After seven years on the market, Microsoft has finally pulled the plug on the Kinect camera. You can still pick up the hardware in stores but, once that stock is gone, they'll be tricky to find as Microsoft has officially ceased production.
At the risk of sounding callous, this is one of those instances when I hear about the death of a celebrity and my reaction is, "Oh, wait, they were still alive?" Microsoft never really put the muscle necessary behind the Kinect to make it a success and developers never really bought into the technology. Combine that with gamers who seemed to be over the whole "get off your couch to play" trend, and you've got the slow death of what was actually a pretty impressive piece of hardware.
In a recent interview with Co.Design, Kinect creator Alex Kipman and GM of Xbox Devices Marketing Matthew Lapsen gave some interesting insight into the history of the device. The first Kinect launched back in 2010 for the Xbox 360. The Nintendo Wii was all the rage back then and both Microsoft and Sony were left to play catch-up. PlayStation utilized their existing camera and the new Move motion controllers in response, but that kind of gaming never really took off on the PlayStation 3. As for the Kinect, Microsoft created a camera that didn't need any additional peripherals to track the player's movement. That seems like a solid concept, but neither developers nor consumers responded. The tracking could get touchy at times and the voice commands didn't always work but, again, it was the foundation for a pretty spiffy idea.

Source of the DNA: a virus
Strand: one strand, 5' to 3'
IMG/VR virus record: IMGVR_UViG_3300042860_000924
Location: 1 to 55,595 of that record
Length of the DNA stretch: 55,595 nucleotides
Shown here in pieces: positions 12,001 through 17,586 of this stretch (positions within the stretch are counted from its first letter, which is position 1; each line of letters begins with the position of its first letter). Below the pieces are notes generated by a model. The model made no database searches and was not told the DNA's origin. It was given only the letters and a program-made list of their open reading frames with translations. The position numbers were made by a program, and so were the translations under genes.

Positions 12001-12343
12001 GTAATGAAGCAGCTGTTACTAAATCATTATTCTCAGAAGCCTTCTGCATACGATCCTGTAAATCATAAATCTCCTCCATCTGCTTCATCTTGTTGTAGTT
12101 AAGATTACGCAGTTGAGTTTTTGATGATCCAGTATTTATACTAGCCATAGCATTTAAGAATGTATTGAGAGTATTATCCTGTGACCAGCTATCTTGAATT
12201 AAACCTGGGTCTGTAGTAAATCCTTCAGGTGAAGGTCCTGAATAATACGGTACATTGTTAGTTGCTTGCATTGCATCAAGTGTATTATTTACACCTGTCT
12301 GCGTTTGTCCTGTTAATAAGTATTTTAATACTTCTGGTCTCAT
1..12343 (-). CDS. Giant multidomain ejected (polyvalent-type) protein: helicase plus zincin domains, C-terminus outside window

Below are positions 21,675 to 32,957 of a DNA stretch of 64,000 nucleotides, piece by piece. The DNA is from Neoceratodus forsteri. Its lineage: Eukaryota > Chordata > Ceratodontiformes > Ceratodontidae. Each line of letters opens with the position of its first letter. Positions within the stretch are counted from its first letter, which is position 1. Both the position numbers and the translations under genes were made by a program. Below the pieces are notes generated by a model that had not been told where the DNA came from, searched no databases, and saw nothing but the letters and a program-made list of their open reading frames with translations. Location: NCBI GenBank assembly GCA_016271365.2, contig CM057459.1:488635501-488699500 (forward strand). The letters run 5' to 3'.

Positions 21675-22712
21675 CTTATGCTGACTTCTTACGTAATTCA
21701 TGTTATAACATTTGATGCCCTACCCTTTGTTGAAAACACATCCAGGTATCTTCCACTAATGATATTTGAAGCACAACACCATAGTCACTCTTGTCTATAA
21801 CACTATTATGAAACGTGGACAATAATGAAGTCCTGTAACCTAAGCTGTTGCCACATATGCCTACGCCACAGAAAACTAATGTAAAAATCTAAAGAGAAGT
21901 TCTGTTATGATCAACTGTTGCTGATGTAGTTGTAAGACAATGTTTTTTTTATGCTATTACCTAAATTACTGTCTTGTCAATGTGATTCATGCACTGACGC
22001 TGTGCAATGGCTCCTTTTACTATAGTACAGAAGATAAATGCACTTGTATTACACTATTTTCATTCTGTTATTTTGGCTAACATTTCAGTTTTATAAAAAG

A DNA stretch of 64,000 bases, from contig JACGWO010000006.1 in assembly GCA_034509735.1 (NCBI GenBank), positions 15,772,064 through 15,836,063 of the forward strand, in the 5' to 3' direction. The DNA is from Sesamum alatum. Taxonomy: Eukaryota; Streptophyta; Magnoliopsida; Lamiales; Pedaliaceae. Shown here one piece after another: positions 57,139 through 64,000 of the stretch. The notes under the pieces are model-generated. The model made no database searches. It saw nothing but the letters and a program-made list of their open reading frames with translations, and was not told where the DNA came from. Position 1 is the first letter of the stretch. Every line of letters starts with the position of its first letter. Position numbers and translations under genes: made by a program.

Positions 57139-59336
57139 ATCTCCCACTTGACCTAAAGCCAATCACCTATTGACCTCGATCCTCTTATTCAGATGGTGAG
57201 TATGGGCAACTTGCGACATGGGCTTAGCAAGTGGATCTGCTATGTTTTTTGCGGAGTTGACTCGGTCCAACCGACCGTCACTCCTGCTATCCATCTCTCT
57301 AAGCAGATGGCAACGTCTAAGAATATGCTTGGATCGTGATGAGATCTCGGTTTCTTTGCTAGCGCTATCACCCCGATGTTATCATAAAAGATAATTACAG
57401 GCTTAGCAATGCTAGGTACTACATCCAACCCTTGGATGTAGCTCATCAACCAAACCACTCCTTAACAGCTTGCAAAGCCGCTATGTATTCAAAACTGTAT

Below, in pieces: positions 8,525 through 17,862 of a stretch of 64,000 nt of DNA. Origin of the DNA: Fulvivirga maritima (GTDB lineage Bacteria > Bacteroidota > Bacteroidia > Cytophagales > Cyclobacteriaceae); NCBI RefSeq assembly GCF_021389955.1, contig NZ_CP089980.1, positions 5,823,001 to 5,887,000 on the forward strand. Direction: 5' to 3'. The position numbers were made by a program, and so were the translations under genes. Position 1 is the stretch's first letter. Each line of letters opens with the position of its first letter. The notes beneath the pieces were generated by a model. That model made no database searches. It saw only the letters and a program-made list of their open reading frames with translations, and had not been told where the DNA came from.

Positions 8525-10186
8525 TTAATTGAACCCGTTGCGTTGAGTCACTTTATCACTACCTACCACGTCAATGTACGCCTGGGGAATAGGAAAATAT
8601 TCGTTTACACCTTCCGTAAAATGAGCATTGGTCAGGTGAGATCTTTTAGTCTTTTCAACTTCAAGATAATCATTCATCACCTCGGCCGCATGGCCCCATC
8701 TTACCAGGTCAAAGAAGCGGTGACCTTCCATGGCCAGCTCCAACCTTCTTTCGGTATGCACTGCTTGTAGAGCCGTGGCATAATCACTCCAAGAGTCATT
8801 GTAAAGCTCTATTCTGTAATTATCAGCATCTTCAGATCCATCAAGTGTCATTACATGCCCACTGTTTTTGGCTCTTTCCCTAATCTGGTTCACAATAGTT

When the Xbox One launched, it came with a Kinect camera that, as it turns out, most people didn't really want. Again, not much effort was really put into the device post-launch and, as a result, it faded into obscurity.
According to the guys behind the hardware, the Kinect helped give birth to other technology, including the reality-augmenting Hololens and even the voice-commanded Cortana. While the latter seems to be doing well, we can't help but wonder what the future looks like for the former. Hololens barely comes up in conversation these days and we can't help but doubt if there's a market for the device, no matter how cool it may actually be.
In other words, if you really like using your Kinect paired with your Xbox One, you might want to run out and buy a spare sometime soon. Once they disappear from store shelves in the coming months, they'll be gone forever. It's always a bummer to see a promising piece of hardware ride off into the sunset, but it never really felt like Kinect was given much of a chance in the first place.